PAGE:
2006 Australian of the Year
Professor Ian Frazer, 2006 Australian of the Year, is highly regarded for his work in developing the human papillomavirus (HPV) cervical cancer vaccines. Since the vaccine’s global application in 2006, more than 40 million doses have been administered to women and girls in more than 90 countries. He is now on the verge of creating the world's first vaccine for skin cancer.
Professor Ian Frazer received the 2008 Prime Minister’s Science Prize, and in the same year, received the Balzan Prize, a major international award recognising his 'outstanding scientific achievement and lasting contribution to preventive medicine'.
In March 2007 he was awarded the prestigious Howard Florey Medal for Medical Research and in 2006 he was named the Australian of the Year for his development of the human papillomavirus (HPV) cervical cancer vaccines. In 2005, he won the CSIRO Eureka Prize for Leadership in Science.
Professor Ian Frazer was appointed Chair for 2009 of the Australian Cancer Research Foundation's prestigious Medical Research Advisory Committee.
He is a Director of the Diamantina Institute for Cancer, Immunology and Metabolic Medicine at the University of Queensland and he chairs the medical and scientific advisory committee of the Queensland Cancer Fund. He is a Fellow of the Australian Academy of Science and holds a personal chair as head of the Centre for Immunology and Cancer Research, a research institute of the University at the Princess Alexandra Hospital.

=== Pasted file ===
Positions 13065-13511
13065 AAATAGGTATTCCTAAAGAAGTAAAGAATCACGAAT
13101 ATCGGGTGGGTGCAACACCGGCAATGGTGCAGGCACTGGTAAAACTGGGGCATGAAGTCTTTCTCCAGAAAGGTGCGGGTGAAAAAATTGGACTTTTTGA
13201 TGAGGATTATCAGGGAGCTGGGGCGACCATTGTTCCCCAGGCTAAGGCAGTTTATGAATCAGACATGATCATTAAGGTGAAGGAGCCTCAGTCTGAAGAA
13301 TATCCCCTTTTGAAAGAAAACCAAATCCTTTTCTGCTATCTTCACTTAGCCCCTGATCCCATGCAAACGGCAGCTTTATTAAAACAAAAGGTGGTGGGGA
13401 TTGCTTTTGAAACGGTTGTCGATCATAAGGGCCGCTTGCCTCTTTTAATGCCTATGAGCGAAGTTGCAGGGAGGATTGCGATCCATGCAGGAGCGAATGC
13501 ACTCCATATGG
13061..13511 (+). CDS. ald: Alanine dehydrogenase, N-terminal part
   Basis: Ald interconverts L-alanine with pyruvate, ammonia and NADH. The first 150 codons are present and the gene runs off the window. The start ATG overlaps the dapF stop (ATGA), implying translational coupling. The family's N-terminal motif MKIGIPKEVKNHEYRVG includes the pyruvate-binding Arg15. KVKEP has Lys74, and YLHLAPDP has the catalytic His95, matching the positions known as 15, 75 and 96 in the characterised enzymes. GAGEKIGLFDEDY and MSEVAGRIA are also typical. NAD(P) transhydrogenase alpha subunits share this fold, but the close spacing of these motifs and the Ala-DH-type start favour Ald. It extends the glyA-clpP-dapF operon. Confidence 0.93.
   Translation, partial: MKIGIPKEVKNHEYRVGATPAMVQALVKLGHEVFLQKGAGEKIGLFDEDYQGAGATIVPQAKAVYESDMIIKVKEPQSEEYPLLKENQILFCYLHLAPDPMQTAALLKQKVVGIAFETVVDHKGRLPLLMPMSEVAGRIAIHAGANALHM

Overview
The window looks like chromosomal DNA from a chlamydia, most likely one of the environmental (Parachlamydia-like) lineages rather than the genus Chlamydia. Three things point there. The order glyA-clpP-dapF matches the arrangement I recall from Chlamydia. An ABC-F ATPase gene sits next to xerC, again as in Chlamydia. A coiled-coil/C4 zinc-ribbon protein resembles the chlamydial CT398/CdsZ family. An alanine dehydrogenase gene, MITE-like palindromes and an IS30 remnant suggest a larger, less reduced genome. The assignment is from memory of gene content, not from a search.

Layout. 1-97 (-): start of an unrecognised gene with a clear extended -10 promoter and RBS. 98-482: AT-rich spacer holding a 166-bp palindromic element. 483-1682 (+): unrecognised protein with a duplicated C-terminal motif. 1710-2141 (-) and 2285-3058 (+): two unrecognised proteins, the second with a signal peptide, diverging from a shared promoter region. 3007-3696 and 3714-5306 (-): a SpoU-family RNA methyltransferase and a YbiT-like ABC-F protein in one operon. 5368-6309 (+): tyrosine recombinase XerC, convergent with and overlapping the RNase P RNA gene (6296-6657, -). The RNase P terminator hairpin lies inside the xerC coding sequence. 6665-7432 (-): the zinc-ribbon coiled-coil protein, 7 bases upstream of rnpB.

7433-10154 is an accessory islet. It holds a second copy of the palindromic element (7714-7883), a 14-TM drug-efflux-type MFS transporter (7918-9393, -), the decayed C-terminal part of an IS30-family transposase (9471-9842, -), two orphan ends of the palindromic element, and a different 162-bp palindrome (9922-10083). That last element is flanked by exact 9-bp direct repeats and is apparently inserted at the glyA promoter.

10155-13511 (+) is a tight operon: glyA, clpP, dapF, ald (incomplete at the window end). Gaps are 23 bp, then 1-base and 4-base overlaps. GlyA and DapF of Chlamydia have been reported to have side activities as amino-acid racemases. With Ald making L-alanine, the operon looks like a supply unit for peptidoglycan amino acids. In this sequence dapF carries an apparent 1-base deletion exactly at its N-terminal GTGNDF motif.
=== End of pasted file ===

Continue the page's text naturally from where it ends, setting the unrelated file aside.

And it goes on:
Professor Frazer advises the WHO and the Bill and Melissa Gates Foundation on papillomavirus vaccines. He teaches immunology to undergraduate and graduate students of the University of Queensland.
Professor Frazer’s research interests include immunoregulation, and immunotherapeutic vaccines for Papillomavirus associated cancers. Prof Frazer holds research funding from several Australian and US funding bodies. He is a director of a biotechnology start up company, Coridon, with an interest in optimising and targeting polynucleotide vaccine protein expression.
Ian Frazer was trained as a renal physician and clinical immunologist in Edinburgh, Scotland before emigrating in 1980 to Melbourne, Australia to pursue studies in viral immunology and autoimmunity at the Walter and Eliza Hall Institute of Medical Research with Professor Ian Mackay.
In 1985 he moved north to Brisbane to take up a teaching post with the University of Queensland.